joy of recovered childhood

The liturgy is, before everything else, the joyous gathering of those who are to meet the risen Lord and to enter with him into the bridal chamber. And it is this joy of expectation and this expectation of joy that are expressed in singing and ritual, in vestments and in censing, in that whole beauty of liturgy which has so often been denounced as unnecessary and even sinful.

Unnecessary it is indeed, for we are beyond the categories of the “necessary.” Beauty is never “necessary,” “functional” or “useful.” And when, expecting someone whom we love, we put a beautiful tablecloth on the table and decorate it with candles and flowers, we do all this not out of necessity, but out of love. And the Church is love, expectation and joy. It is heaven on earth, according to our Orthodox tradition; it is the joy of recovered childhood, that free, unconditional and disinterested joy which alone is capable of transforming the world.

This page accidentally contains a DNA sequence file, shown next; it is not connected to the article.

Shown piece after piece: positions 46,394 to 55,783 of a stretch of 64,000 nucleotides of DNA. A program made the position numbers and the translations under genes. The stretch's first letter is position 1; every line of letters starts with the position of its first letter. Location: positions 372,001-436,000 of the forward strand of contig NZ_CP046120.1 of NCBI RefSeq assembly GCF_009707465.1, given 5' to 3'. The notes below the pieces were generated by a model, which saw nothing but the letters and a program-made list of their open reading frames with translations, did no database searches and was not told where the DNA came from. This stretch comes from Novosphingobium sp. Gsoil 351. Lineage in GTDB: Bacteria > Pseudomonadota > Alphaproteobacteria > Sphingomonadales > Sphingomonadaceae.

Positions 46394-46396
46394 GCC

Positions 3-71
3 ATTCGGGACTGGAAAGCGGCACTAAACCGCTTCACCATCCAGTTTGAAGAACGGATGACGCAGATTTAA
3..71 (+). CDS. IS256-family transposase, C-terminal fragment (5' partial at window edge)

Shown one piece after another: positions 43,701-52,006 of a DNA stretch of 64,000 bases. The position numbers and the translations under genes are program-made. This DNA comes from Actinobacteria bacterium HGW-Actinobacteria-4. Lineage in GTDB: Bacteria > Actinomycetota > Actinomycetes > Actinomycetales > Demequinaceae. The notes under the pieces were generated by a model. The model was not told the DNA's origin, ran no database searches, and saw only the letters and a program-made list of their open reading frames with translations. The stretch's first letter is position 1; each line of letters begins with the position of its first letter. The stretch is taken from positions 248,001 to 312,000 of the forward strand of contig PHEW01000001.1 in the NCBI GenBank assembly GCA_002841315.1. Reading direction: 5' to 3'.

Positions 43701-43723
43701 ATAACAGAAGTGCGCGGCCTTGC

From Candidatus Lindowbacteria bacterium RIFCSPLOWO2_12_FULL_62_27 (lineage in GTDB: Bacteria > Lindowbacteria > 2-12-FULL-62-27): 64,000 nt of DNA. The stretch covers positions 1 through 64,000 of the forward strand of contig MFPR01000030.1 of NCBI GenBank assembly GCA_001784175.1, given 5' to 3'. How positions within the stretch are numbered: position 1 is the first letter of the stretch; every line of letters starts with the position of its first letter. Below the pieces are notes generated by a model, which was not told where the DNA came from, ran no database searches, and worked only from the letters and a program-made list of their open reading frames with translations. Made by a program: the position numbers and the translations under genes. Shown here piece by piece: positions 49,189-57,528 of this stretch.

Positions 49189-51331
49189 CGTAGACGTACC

“…It is in the highest sense the life of a child, in which everything is picture, melody and song. Such is the wonderful fact which the liturgy demonstrates: it unites act and reality in a supernatural childhood before God.”

From chapter two in For the Life of the World by Alexander Schmemann (29-31), with the last portion being quoted from Romano Guardini’s 1950 book The Church and the Catholic, and the Spirit of the Liturgy (180-181).

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